Coffee Chicory (Cichorium intybus) Herbaceous Caffeine Free Coffee Alternative Herb
Height 1 m
Chicory, is a blue flowering herbaceous biennial of the family Asteraceae; it is an erect fairly woody herb, with a fleshy taproot of up to 75 cm in length, and large basal leaves. Coffee Chicory is made by roasting, grinding, and brewing the roots of the chicory plant. It tastes similar to coffee, featuring a flavour that's often described as slightly earthy and nutty. It's used either on its own or mixed with coffee to complement its flavour, and best of all, also contains zero caffeine. It does however yield 45 to 65% of soluble extractive matter, while coffee yields only 20 to 25%. This difference explains why less coffee and chicory can be brewed while still resulting in a beverage that looks (and tastes) quite strong.
Coffee Chicory is native to Europe and Western Asia, and was introduced to the Americas in the late 19th century. Since its naturalization coffee chicory has been widely adopted for its many health benefits. The young leaves can also be enjoyed as a vegetable or used as a garnish in a salad. Easy to grow - similar to that of lettuce greens (75-120 days to maturity).
Coffee chicory is more widely known as a delicious coffee substitute. The fleshy hairy roots are ready to harvest in Fall. Once harvested, the roots are slow-roasted and ground. Not the real thing, but pretty darn close! Chicory root is a good source of inulin, a type of prebiotic fibre that may support weight loss and improve gut health. It also contains some manganese and vitamin B6, two nutrients tied to brain health.
- Full Sun or part shade.
- Fertile, well-draining soil will give you the leafiest growth and healthiest roots.
Direct sow in Spring. Plant seeds 1/4 in deep in loose soil; keep the soil lightly moist until germination, which should occur in 10-14 days. Make shallow furrows in the soil spaces 2 ft apart.
- Harvest: Young leaves = around 60 days. Roots = in the Fall after 120 days. The crown should be approximately 5 to 7 in wide, and the taproot around 9 in long. Pull them up just like you would a carrot, wash them, and cook or roast them within a few days of harvest.
- Seed Count: 20
The chicory plant flowers from July to October. The flowers only open on sunny days. The roots, however, are best to pick between fall and spring. The leaves and root of the plant are the bits that most people eat. The flower itself is technically edible, but it has a bitter taste.
1. Gather the Roots: wash the roots until all the dirt is off. Dry the whole root on a towel in the sun.
2. Mince the roots with a sharp knife: the bits should be no longer than one inch long. Ensure that they are small enough and will roast quickly, but not so small that they will burn through. Don't worry about peeling the root. The roots are sturdy, and you'll need a sharp knife, especially since the pieces shouldn't be longer than 1 inch.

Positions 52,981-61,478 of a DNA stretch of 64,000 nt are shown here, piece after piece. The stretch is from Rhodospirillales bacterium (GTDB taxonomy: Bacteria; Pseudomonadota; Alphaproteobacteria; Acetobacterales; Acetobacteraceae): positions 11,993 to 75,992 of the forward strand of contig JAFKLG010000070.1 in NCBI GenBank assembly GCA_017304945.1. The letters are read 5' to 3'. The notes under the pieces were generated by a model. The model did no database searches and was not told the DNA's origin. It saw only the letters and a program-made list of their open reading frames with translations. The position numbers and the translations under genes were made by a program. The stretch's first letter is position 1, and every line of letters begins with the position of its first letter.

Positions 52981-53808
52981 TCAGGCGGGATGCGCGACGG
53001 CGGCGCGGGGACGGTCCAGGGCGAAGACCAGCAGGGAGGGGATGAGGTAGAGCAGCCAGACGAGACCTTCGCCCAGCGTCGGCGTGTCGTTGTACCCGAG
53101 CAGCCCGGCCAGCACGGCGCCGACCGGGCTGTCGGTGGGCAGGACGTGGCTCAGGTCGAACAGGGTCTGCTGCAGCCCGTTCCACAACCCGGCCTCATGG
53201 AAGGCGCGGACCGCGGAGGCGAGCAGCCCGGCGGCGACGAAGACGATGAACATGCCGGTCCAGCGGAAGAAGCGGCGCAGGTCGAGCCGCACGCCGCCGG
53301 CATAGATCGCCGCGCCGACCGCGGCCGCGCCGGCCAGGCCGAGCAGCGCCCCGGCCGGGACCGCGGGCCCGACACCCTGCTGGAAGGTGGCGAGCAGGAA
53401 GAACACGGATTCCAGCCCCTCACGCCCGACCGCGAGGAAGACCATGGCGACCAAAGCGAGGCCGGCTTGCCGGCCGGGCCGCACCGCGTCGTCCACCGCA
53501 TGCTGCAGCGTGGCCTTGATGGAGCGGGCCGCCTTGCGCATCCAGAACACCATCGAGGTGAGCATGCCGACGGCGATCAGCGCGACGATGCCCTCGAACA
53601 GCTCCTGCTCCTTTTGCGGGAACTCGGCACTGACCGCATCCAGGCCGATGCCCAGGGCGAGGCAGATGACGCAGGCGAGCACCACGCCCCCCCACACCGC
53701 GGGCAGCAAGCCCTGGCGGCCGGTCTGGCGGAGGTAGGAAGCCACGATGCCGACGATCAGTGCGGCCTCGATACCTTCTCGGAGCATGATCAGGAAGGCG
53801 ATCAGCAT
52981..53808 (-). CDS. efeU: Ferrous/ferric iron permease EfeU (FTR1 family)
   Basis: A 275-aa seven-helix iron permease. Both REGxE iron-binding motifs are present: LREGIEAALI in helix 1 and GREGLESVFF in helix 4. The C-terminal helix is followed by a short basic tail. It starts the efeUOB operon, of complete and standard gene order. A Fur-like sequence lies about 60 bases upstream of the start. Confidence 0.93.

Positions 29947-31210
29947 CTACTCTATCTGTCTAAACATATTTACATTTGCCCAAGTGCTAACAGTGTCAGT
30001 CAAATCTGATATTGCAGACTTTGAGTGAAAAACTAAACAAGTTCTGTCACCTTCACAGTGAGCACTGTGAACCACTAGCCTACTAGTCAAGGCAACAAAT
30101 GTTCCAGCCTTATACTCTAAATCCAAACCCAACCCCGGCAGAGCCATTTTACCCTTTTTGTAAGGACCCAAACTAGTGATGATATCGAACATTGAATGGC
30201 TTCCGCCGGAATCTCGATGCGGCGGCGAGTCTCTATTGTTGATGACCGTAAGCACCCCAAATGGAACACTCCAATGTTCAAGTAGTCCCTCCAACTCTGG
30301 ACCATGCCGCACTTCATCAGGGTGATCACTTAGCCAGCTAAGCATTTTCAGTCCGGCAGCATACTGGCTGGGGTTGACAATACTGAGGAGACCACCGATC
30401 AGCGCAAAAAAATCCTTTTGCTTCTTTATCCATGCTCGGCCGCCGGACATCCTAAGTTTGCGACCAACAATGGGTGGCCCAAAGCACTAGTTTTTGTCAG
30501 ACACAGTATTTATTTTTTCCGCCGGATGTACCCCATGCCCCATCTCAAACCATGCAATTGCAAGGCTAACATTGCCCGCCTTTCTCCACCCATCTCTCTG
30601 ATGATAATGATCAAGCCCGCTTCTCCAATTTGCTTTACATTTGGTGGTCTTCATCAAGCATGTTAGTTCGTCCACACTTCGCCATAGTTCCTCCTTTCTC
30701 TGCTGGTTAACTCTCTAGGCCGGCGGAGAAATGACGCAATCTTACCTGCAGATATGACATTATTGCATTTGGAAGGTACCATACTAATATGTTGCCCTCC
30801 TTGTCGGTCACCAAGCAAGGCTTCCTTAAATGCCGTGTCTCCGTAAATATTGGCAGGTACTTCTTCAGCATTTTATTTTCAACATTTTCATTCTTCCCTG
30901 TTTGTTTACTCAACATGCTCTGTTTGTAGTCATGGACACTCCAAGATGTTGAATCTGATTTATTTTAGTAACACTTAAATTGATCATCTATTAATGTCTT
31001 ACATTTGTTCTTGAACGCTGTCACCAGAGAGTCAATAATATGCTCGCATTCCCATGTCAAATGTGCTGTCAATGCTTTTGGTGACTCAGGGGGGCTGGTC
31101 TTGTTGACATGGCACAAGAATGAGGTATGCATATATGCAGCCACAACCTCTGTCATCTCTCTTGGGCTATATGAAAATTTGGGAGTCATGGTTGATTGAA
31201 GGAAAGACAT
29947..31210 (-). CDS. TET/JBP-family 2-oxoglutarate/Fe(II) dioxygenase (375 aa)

3. Toast the chicory root. Arrange the root pieces on a baking sheet, then cook at 350 degrees until golden brown. You should smell a rich, coffee-like aroma. Remove the baking sheet from the oven and let the chicory cool.
4. Grind the chicory root. Use a coffee grinder to reduce the root to a fine powder. If you intend to mix the chicory root with coffee grounds, then you should try to grind your chicory to about the same coarseness as your coffee. Note: If you don't have a coffee grinder, try mincing the root very finely or use a mortar and pestle to crush the toasted root.
5. Mix ground chicory with ground coffee. The ratio comes down to personal tastes and is completely up to you. Coffee is caffeinated-chicory is not. Chicory is usually somewhat more acidic than coffee, although some prefer the taste. Experiment with various ratios of chicory to coffee until you find a combination that suits you.
Try a 1:4 or 1:5 ratio of chicory to coffee.
If you are trying to seriously reduce your coffee consumption, try a 1:2 or a 2:3 ratio of chicory to coffee. Consider drinking a mostly-chicory blend. Perhaps you want the warmth and the taste of coffee, but not the stimulating effects. Try a 4:1 or 5:1 blend of chicory to coffee.
6. Brew chicory coffee. Make coffee as you normally would, using a french press, a coffee machine, a pour-over, or a pot of boiling water. Use the mixed chicory-and-coffee grounds in place of straight coffee grounds. The brew time and the other logistics should be the same as making regular coffee. Double or triple the recipe depending on the volume that you want.
7. Add some foamed milk. Enjoy!
If you are considering using chicory to wean yourself off of coffee you can gradually increase the ratio of chicory to coffee until you are drinking mostly non-caffeinated chicory over the course of several weeks.
Boil chicory coffee. Bring one cup of water to a boil, then add two tablespoons of the minced and toasted chicory root. Cover and let simmer for 10 to 15 minutes. Alternately, you can simply grind the chicory root and brew the powder. Brew chicory coffee the same way you usually brew coffee. Use a french press, a coffee machine, a pour-over, or any other method. You may also boil and simmer the powder as you would with the minced root.